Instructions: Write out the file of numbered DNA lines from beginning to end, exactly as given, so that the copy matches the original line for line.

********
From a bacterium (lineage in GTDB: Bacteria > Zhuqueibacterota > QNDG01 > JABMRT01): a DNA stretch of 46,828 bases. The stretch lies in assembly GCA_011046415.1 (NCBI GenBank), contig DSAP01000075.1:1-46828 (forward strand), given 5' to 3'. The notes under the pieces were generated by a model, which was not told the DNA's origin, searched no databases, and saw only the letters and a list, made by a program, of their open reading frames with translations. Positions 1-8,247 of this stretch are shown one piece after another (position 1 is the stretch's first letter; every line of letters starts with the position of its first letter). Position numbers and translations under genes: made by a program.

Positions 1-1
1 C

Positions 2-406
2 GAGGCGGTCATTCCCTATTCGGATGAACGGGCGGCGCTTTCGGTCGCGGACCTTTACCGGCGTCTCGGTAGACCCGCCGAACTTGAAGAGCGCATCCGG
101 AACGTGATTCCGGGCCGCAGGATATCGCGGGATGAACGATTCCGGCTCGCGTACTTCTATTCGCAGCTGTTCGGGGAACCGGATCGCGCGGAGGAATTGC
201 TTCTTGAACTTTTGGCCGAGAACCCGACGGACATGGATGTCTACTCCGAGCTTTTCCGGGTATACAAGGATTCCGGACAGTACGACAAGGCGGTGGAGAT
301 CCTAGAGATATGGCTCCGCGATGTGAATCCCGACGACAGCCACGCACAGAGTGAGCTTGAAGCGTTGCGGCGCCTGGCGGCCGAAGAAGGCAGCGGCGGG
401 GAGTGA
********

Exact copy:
From a bacterium (lineage in GTDB: Bacteria > Zhuqueibacterota > QNDG01 > JABMRT01): a DNA stretch of 46,828 bases. The stretch lies in assembly GCA_011046415.1 (NCBI GenBank), contig DSAP01000075.1:1-46828 (forward strand), given 5' to 3'. The notes under the pieces were generated by a model, which was not told the DNA's origin, searched no databases, and saw only the letters and a list, made by a program, of their open reading frames with translations. Positions 1-8,247 of this stretch are shown one piece after another (position 1 is the stretch's first letter; every line of letters starts with the position of its first letter). Position numbers and translations under genes: made by a program.

Positions 1-1
1 C

Positions 2-406
2 GAGGCGGTCATTCCCTATTCGGATGAACGGGCGGCGCTTTCGGTCGCGGACCTTTACCGGCGTCTCGGTAGACCCGCCGAACTTGAAGAGCGCATCCGG
101 AACGTGATTCCGGGCCGCAGGATATCGCGGGATGAACGATTCCGGCTCGCGTACTTCTATTCGCAGCTGTTCGGGGAACCGGATCGCGCGGAGGAATTGC
201 TTCTTGAACTTTTGGCCGAGAACCCGACGGACATGGATGTCTACTCCGAGCTTTTCCGGGTATACAAGGATTCCGGACAGTACGACAAGGCGGTGGAGAT
301 CCTAGAGATATGGCTCCGCGATGTGAATCCCGACGACAGCCACGCACAGAGTGAGCTTGAAGCGTTGCGGCGCCTGGCGGCCGAAGAAGGCAGCGGCGGG
401 GAGTGA